NSA whistle-blower Edward Snowden tells Glenn Greenwald that he did not reveal classified information to China or Russia, his recent hosts, or that, as was reported by The New York Times based on the speculation of anonymous sources, his laptops were “drained.”
So that’s how this “China-drained-his-laptops” claim was created: by the New York Times citing two anonymous sources saying they “believed” this happened. From there, it predictably spread everywhere as truth.
Shortly thereafter, the New Yorker – under the headline “Why China Let Snowden Go” - told its readers: “His usefulness was almost exhausted. Intelligence experts cited by the Times believed that the Chinese government ‘had managed to drain the contents of the four laptops that Mr. Snowden said he brought to Hong Kong, and that he said were with him during his stay at a Hong Kong hotel.’” It was then repeatedly cited to demonize Snowden in venues such as DC gossip sheets, right-wing outlets, and diaries at Democratic Party sites.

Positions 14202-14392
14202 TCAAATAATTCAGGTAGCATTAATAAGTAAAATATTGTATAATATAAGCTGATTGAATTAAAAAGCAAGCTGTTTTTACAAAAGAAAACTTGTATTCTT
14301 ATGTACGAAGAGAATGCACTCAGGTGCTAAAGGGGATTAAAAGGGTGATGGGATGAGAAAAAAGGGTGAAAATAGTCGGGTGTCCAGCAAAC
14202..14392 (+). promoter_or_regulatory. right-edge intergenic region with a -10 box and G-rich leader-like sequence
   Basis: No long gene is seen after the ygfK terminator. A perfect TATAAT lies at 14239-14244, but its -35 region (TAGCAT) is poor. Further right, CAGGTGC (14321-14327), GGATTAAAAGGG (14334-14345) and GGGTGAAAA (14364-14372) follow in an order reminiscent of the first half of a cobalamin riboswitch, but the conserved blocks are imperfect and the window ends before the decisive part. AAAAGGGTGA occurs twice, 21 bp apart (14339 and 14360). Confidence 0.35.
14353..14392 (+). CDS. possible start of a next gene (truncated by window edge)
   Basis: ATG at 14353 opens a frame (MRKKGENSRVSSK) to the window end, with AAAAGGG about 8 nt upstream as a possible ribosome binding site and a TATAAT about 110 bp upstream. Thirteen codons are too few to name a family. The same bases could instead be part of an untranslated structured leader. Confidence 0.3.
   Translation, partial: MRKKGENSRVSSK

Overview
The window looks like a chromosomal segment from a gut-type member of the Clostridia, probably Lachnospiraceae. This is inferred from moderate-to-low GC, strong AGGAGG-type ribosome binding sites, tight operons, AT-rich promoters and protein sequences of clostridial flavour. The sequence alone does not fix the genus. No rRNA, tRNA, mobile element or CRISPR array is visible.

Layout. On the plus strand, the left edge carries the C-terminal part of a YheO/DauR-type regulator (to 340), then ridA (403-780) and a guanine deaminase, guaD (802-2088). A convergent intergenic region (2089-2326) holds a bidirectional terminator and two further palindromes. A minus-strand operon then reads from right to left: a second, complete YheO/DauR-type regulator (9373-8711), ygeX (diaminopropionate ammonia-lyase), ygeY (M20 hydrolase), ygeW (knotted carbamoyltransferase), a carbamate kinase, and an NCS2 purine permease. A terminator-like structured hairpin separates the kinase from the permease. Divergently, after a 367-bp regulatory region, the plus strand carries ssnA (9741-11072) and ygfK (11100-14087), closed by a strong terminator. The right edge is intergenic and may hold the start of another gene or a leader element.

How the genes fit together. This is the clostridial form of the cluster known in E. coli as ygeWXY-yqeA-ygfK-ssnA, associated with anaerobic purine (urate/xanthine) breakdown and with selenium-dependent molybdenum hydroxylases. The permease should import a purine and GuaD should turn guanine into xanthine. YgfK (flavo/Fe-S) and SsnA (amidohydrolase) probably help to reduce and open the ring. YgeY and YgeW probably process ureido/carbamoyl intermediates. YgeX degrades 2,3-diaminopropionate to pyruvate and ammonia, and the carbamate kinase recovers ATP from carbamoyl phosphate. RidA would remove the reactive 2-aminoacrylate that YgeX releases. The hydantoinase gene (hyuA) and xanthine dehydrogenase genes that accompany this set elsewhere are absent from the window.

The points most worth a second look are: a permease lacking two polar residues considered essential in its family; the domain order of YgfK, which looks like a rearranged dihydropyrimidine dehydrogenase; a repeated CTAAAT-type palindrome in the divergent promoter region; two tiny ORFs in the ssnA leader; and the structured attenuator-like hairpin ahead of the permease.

But there was never any evidence that this was true. The NYT decided to publish this incendiary claim in a news article based purely on rank speculation from two anonymous sources. Obviously, Snowden’s denial is not dispositive and shouldn’t be treated as such. But it is the only actual evidence on this question thus far.